‘Fuck the Guardian’. That was the slogan on Morrissey’s t-shirt, on ending his latest tour at the Hollywood Bowl in LA. This newspaper, according to the Mancunian sage, is ‘the voice of all that is wrong and sad about modern Britain’.
He’s right – just as he was right immediately after the EU referendum when he warned that the establishment would conspire against the result. The Guardian likes Brexit as much as Morrissey likes hamburgers: every page of its arts and book reviews refers to this democratic mandate as a disastrous reversal of cultural progress. Its writers repeatedly warn of a reprise of 1930s fascism.
But Morrissey was not only thinking of the paper’s contempt for democracy. The metropolitan elite Guardian is ashamed of Britain, obsessed with divisive identity politics (racism, sexism and transphobia), and belittling of the ordinary people. Climate alarmism and the conspiracy theories of Carole Cadwalladr. Having neatly dichotomised public figures into virtuous or evil, it reserves the haughtiest and vitriolic columns for those who betray the cause.
As frontman of the Smiths, Morrissey was lauded for his anti-Thatcher and republican views. But it started to go wrong for the liberal-left media in his subsequent solo career, with the song ‘National Front Disco’ and the line ‘England for the English’ perceived as glorifying racism. ‘Bengali in Platforms’ spurred a Guardian article ‘Why this British Asian doesn’t listen to Morrissey any more’ by Jeevan Vasagar, who was troubled by his hitherto hero draping himself in a Union Jack.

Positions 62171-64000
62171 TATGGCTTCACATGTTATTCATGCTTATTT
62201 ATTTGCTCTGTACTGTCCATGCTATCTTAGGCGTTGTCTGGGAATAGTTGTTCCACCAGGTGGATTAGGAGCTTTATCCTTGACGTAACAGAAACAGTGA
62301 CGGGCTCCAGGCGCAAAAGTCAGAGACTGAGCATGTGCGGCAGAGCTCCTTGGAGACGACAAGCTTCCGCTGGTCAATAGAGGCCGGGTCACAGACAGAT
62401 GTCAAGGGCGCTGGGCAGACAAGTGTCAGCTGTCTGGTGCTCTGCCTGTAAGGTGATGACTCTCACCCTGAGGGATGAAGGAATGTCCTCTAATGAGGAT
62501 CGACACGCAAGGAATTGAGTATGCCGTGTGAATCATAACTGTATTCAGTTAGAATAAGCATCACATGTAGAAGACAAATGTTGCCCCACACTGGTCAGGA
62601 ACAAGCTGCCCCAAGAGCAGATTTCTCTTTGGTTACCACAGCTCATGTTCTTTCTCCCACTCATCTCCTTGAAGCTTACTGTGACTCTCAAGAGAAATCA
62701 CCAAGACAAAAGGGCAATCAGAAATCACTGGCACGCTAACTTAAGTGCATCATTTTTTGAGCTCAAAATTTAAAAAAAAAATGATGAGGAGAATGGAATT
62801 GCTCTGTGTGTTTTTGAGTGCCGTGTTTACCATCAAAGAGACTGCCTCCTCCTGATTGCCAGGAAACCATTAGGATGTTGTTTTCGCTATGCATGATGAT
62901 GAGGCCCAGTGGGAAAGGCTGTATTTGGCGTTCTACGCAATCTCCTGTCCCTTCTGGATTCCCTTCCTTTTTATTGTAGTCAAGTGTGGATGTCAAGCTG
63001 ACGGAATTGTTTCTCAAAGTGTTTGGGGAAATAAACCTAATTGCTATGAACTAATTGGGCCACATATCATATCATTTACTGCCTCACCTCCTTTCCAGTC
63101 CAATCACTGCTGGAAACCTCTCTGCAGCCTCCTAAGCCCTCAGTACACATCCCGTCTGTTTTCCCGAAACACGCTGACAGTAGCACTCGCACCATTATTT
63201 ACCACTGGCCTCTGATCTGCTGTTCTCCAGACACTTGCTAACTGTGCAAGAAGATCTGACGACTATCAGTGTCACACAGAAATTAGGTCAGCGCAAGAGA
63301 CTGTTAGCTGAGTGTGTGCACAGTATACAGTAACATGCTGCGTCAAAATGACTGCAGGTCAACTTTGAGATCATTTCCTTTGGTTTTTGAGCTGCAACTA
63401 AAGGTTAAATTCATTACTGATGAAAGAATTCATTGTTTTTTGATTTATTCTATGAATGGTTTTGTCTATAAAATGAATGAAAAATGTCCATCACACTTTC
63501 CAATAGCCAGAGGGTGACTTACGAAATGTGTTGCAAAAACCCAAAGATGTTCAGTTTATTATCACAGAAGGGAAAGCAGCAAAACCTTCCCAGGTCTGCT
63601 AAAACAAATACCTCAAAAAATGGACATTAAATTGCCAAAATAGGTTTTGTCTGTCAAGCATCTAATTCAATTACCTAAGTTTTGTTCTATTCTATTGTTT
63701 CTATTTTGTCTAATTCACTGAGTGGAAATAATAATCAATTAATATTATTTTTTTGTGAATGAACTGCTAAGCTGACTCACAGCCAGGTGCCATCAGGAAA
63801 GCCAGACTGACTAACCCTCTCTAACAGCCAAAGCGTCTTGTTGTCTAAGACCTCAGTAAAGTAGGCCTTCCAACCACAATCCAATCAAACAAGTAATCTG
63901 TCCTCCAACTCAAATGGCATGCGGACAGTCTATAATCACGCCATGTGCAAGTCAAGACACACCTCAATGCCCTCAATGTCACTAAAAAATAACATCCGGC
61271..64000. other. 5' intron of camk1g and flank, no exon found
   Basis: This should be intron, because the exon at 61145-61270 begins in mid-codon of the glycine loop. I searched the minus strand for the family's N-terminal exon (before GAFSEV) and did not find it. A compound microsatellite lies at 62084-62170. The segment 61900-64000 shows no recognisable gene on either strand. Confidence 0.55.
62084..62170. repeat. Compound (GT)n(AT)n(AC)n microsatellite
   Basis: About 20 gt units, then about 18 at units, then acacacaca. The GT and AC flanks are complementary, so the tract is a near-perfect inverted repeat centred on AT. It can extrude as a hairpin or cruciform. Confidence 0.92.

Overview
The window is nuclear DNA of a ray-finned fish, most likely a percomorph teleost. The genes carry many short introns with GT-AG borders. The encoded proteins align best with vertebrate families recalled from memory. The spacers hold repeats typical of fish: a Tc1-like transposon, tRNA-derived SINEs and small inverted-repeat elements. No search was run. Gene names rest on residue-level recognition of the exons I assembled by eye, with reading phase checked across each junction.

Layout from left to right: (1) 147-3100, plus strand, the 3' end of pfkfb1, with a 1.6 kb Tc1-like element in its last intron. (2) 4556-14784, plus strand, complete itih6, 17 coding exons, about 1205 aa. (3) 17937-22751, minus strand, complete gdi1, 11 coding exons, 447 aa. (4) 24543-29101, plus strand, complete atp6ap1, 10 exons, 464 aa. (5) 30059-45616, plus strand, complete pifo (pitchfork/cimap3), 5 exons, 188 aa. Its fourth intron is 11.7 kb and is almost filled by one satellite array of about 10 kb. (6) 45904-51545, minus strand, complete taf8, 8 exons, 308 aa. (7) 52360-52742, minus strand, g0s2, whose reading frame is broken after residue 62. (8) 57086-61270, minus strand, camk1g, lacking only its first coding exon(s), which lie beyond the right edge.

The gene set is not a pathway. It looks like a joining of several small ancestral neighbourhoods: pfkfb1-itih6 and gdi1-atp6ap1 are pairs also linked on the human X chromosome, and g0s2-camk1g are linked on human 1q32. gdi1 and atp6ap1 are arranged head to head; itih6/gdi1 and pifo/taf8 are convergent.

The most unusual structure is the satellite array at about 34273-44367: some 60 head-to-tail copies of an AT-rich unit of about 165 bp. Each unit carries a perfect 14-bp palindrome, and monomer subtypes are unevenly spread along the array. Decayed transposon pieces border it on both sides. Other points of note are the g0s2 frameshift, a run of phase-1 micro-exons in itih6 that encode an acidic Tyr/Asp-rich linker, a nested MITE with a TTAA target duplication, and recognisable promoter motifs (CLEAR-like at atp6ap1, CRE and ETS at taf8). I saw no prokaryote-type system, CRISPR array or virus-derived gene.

Meanwhile Morrissey’s veganism was deemed a positive attribute, until his recent support for Anne-Marie Waters, leader of the supposedly ‘far right’ For Britain Movement. Waters is a not only a vegan but also a lesbian and feminist, which would otherwise cover her in glory in the Guardian, but instead she is pilloried as an Islamophobe.
In his regular Observer slot, comedian Stewart Lee said that he’d never again play Morrissey’s music. Music journalist James McMahon wrote: –
‘The most depressing aspect of my musical fandom has been the slow realisation that someone I thought was so clever – so clever – has all the smarts of a cement mixer.’
Could McMahon tell us how something so right can become so utterly wrong, without consulting the manual Nineteen Eighty-Four? Tolerance, that self-declared value of liberal lefties, is selectively applied. Remember when Kate Bush albums were offloaded to charity shops by countless Guardianistas after the ‘Wuthering Heights’ warbler confessed to voting Conservative. And as for Kanye West, who shockingly professed his support for Donald Trump, perhaps the Guardian will ask Richard Dawkins to review his new album ‘Jesus is King’.
Responding to Morrissey’s slogan, columnist Suzanne Moore tweeted that here was free advertising for the Guardian. Anything Morrissey dislikes is now officially good! But among his legions of fans, many will know what he means, and some current Guardian readers may begin to see the light. Do they believe Morrissey or Owen Jones?
When so many singers and other celebrities toe the line for the sake of their careers, we should honour the man who stands up to the PC bullies. Let Big Mouth strike again and again, because he’s our Big Mouth. And he’s well on the way to becoming a national treasure.